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A collaboration over too much coffee.
coffee and pen

26 January, 2005

Infused with music

It is ten to midnight and I am sitting in an ocean of black heads
listening to Amjad Khan playing Rag Rageshri. In the glow of light
spreading from the stage I look over the audience - I estimate it to
be about 200 in an average row, and nearly 80 rows - so about 15,000
people under this huge tent structure. Three musicians are sitting on
the large stage, elaborately and tastefully done up with large motifs
of tablas and veenas and an esraj punctuating a batik texture in cream
and green. A sign proclaims "The Dover Lane Music Conference - 52nd

The concert will go on through the night, and so will this audience -
a phenomenon possible only in Kolkata. This Music Conference is held
every year from 22nd to 26th January, with whole night programs on the
22nd and 25th, because 23d and 26th are always holidays in Kolkata.
Much of this crowd has waited for this event all year, and jostled for
tickets, and will tell the story the rest of the year. Tonight itself
we have Amjad, followed by Jasraj and then Hariprasad Chaurasia will
be coming in just before dawn, and then the lesser known rising stars
will continue through the day.

The sound system is excellent, and works magnificiently even here
almost at the very back where I am sitting, laptop illuminating my
face as I type. No one's mobiles going off - but there were some
heated tempers in the back a few minutes ago - an unseemly altercation
had begun and the volume kept going up until the musicians paused,
looking in this direction and the crowd started shouting, even more
loudly - "DadA - bAire jAn..." (Please leave!). So much for mobile
phones - a woman two seats from me has her shawl over her head and is
talking to someone in sotto voce - "if there are problems call me," I
can hear her saying of some domestic crisis.

Amjad has moved into the gat, after playing an almost non-existent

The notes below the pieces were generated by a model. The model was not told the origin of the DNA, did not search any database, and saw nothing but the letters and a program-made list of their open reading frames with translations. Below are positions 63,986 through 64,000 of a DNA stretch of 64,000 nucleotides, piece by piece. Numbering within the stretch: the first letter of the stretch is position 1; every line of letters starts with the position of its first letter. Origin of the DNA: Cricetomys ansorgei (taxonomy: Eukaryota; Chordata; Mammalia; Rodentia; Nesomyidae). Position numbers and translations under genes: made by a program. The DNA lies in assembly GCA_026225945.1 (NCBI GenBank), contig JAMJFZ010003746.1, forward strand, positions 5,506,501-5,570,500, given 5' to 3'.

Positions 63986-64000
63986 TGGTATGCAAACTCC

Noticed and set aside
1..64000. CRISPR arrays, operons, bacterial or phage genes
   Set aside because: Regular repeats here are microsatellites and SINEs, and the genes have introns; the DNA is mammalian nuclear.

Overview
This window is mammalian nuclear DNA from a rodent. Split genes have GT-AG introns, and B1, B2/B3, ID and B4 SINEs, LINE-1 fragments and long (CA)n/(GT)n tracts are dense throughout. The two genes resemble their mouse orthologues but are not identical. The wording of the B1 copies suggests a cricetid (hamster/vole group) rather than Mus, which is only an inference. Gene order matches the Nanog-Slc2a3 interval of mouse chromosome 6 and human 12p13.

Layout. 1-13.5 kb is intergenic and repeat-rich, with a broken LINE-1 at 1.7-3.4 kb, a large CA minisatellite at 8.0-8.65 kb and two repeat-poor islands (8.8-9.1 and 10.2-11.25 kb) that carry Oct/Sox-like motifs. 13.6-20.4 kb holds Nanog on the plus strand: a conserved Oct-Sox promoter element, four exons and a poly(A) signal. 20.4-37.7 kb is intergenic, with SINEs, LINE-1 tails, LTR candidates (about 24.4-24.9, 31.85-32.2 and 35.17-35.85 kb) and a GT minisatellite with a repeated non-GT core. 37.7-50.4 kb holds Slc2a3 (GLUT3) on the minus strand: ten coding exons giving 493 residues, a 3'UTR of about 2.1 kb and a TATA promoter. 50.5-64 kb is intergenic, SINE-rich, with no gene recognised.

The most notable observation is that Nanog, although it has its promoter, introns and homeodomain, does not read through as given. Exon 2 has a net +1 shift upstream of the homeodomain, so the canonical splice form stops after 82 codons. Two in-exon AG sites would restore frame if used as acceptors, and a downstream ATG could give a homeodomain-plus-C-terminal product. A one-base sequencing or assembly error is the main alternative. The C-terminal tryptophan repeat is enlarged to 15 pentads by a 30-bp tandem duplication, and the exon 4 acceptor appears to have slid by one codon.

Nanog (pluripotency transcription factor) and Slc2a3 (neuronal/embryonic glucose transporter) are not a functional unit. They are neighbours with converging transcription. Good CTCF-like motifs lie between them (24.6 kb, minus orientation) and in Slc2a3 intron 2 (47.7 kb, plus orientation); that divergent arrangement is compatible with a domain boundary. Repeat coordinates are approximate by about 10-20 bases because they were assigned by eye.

AlAp. The rising star in today's billing is the tabla player,
Aniruddha Chatterjee, who is doing a fabulous job - he has the showy
looks of Zakir Hussain, fair under a thick crop of dark black hair,
which he swings around vehemently as he produces one drumroll after
another. The lady next to me informs me he is the son of Anindo
Chatterjee - so he has a good lineage - I wonder is it mostly the
training that makes a musician specialize into a particular instrument
- I mean, the genes are surely not that varied across instruments
... But then beyond a point, music is about ideas, which is why
someone like Ravi Shankar can be guru to flautists and guitar players.
Amjad himself is of course, quite the showman, his sarod glistening
under his silver hair - and this piece is off to a great start. The
third man on stage is playing the small drone instrument that is
increasingly replacing tanpuras everywhere.

Amjad is in full flow and the tabla is pulsating along and I can see
heads nodding among this sleepless mass - and looking again at this
ocean of black heads I wonder how the same music can electrify all
these thousands of brains, can keep them from sleep ... now Amjad is
speaking some bols into the mike - in sync with what the tabla is
playing, it is part of his attempt to draw the audience into the

I remember those snow-bound Rochester winters when I first heard about
the Dover Lane Music conference from the passionate guitar-playing
Debashis, who would tell me of how they would be there at 5 in the
morning, listening to the master's from the very front. But for me,
this is the first Dover Lane I have been in. Tickets are hard to come
by, but Didi with her usual connectedness has managed to wrangle a
ticket for me from a friend, with the warning that "it's not a VIP